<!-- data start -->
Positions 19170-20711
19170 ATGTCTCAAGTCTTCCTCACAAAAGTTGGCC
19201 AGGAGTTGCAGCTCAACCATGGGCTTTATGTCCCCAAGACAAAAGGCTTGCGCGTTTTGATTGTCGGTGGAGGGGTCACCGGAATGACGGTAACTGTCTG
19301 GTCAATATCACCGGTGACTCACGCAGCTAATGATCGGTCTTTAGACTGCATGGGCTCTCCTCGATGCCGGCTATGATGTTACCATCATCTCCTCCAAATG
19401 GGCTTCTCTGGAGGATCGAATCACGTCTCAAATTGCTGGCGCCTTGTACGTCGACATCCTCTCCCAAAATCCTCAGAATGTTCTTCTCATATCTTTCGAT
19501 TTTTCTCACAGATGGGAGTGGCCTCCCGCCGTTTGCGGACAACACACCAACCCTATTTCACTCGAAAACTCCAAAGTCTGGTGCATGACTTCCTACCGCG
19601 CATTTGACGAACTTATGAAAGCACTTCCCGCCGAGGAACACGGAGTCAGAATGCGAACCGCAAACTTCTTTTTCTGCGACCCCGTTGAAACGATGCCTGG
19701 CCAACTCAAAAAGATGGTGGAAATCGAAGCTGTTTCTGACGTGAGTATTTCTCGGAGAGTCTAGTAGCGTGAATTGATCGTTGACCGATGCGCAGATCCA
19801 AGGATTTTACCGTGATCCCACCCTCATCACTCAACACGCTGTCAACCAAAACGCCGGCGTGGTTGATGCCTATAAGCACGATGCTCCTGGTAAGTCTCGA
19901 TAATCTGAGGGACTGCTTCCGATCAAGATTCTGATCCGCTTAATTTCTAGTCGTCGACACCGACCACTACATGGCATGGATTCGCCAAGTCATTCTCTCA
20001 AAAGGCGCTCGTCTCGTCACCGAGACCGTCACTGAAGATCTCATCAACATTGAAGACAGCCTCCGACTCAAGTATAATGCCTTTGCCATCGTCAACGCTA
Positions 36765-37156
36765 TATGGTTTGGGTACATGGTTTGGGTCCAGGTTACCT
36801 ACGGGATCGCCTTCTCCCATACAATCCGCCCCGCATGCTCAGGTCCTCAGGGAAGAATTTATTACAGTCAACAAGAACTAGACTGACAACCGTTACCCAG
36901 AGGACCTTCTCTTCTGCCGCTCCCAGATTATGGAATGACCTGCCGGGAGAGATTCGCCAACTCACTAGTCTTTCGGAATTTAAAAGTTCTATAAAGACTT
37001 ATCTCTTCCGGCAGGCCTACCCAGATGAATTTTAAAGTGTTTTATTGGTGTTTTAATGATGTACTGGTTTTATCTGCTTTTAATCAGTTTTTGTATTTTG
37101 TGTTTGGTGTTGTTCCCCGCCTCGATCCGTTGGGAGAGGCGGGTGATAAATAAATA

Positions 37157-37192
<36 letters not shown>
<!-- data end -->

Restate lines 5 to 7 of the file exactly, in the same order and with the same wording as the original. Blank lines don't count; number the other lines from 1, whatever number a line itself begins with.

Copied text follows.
19401 GGCTTCTCTGGAGGATCGAATCACGTCTCAAATTGCTGGCGCCTTGTACGTCGACATCCTCTCCCAAAATCCTCAGAATGTTCTTCTCATATCTTTCGAT
19501 TTTTCTCACAGATGGGAGTGGCCTCCCGCCGTTTGCGGACAACACACCAACCCTATTTCACTCGAAAACTCCAAAGTCTGGTGCATGACTTCCTACCGCG
19601 CATTTGACGAACTTATGAAAGCACTTCCCGCCGAGGAACACGGAGTCAGAATGCGAACCGCAAACTTCTTTTTCTGCGACCCCGTTGAAACGATGCCTGG